Now the replacement for Granit and Sunburn (3M80) is Onyx, which has been revealed to have a 500km range at altitude and 250km range at low altitude and a speed in the mach 1.8 at low level and 2.5 at medium altitudes.

    The Zircon uses a scramjet, which means the air intake does not need to slow the air flowing through the engine to subsonic speed for combustion.

    To achieve mach 7-8 it will have to fly high but at that sort of speed it is relatively safe as long as it can manouver. The speed doesn't come at the cost of fuel... we are not talking about just dumping lots of fuel into an AB to get the extra speed, this is a much higher thrust engine that retains thrust at very high speed, so flight range should be vastly increased as well as speed.

    I would expect a flight range from at least 500km to maybe 700km but only at high altitude.


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    “The West won the world not by the superiority of its ideas or values or religion […] but rather by its superiority in applying organized violence. Westerners often forget this fact; non-Westerners never do.”

    ― Samuel P. Huntington, The Clash of Civilizations and the Remaking of World Order

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    Tarantul III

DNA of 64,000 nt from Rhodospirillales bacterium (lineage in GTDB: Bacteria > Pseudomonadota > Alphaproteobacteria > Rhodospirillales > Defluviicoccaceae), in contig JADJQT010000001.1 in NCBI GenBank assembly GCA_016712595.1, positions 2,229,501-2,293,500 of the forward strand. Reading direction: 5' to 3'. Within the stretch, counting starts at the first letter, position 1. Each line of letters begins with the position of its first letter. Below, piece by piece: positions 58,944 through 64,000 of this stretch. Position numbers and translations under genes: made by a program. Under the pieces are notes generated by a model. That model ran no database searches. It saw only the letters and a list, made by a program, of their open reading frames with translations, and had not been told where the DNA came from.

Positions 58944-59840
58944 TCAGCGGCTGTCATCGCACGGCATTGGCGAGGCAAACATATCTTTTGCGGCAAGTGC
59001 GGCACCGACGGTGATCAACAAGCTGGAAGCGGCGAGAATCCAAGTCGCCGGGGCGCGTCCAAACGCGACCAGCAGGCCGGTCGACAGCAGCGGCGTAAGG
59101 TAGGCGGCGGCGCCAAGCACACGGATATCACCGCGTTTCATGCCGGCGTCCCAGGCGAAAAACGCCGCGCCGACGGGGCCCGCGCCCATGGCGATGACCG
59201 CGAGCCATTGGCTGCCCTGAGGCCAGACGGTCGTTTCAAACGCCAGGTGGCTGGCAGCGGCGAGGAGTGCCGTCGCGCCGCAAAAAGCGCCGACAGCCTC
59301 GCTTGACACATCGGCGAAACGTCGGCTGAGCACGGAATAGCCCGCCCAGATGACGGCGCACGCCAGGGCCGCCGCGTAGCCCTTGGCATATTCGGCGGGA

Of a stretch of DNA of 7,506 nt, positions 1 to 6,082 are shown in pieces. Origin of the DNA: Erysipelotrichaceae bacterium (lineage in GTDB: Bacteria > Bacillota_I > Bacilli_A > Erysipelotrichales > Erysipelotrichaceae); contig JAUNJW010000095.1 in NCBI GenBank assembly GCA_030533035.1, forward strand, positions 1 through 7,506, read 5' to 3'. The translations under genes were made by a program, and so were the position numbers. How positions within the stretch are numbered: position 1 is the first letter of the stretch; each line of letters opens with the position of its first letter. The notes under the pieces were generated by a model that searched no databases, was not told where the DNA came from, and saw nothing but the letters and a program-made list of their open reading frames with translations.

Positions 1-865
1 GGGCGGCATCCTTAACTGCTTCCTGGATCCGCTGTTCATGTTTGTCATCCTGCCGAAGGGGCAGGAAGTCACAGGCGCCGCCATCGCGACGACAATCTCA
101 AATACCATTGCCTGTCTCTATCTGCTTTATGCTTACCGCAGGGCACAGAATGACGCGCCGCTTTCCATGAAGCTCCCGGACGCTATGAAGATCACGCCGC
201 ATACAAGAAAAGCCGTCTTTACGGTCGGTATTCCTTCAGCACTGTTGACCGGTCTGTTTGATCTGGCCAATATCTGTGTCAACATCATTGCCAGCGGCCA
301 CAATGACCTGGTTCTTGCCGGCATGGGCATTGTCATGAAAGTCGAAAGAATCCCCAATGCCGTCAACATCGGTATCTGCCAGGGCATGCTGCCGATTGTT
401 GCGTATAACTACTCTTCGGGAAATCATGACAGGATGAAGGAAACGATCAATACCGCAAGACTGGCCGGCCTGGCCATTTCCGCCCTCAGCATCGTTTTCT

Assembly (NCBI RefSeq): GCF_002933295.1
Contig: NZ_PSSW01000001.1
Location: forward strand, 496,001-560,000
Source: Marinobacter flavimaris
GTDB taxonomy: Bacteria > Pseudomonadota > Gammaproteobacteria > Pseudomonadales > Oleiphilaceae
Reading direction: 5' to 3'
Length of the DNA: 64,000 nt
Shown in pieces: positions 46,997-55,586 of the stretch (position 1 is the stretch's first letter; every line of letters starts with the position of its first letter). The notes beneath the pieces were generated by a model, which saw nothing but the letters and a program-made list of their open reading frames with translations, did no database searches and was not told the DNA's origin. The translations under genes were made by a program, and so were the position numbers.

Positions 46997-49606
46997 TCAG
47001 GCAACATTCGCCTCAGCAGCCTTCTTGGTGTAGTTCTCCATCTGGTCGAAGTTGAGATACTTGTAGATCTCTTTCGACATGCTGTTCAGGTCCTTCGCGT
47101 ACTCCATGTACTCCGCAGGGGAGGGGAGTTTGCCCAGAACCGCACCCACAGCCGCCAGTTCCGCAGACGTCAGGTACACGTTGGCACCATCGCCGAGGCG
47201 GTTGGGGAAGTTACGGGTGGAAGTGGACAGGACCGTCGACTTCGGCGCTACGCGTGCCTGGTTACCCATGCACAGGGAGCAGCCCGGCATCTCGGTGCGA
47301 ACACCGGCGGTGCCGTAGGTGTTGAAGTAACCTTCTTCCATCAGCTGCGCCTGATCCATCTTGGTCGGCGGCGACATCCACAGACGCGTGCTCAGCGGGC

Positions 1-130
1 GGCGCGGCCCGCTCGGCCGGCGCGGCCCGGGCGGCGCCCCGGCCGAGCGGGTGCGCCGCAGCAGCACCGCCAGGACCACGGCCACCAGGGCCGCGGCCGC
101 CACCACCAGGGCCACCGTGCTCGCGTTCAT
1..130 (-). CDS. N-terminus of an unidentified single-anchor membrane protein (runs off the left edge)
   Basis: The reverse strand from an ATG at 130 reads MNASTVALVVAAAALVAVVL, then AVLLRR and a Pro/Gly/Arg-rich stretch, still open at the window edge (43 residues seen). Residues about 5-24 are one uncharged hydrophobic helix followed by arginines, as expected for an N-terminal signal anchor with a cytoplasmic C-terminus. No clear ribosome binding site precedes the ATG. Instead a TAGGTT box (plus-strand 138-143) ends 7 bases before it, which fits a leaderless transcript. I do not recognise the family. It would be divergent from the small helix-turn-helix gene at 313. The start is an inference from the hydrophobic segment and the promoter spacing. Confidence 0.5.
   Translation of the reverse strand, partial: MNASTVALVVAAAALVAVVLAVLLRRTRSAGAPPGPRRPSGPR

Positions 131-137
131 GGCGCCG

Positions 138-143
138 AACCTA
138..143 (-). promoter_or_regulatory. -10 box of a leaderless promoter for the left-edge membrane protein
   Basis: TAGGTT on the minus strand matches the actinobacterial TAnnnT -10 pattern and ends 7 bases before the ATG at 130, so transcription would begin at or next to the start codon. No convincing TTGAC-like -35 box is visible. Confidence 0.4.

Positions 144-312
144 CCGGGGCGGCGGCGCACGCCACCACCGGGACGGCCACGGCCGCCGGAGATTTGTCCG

Post  nastle77 on Tue Jul 28, 2015 4:42 pm

    Hello
    I wanted to know how many Tarantul III were operational by 1990 and if they were from the beginning armed with SSN-22 sunburn missiles

    Thanks

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    Re: Questions Thread: Russian Navy

    Post  Cucumber Khan on Tue Jul 28, 2015 6:59 pm

    nastle77 wrote:Hello
    I wanted to know how many Tarantul III were operational by 1990 and if they were from the beginning armed with SSN-22 sunburn missiles

    Thanks

    Check here:
    http://russianships.info/eng/warfareboats/project_12411.htm

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    SSN-21 Granat ( sampson) cruise missile

    Post  nastle77 on Sat Aug 01, 2015 7:38 pm

    SSN-21 Granat ( sampson) cruise missile



    By 1990 which of the soviet Subamrines carried this missile ?

    "The new Akula-class submarine, launched in September 1986, was the first class to receive the new missile. It was later fitted to the Sierra I/II class and eight Victor III's "

    This blurb I found on Wikipedia and I know that One yankee class was modified to carry it as well

    Does anybody know if this information is accurate ?

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    Re: Questions Thread: Russian Navy

    Post  artjomh on Sat Aug 01, 2015 8:40 pm

    nastle77 wrote:SSN-21 Granat ( sampson) cruise missile



    By 1990 which of the soviet Subamrines carried this missile ?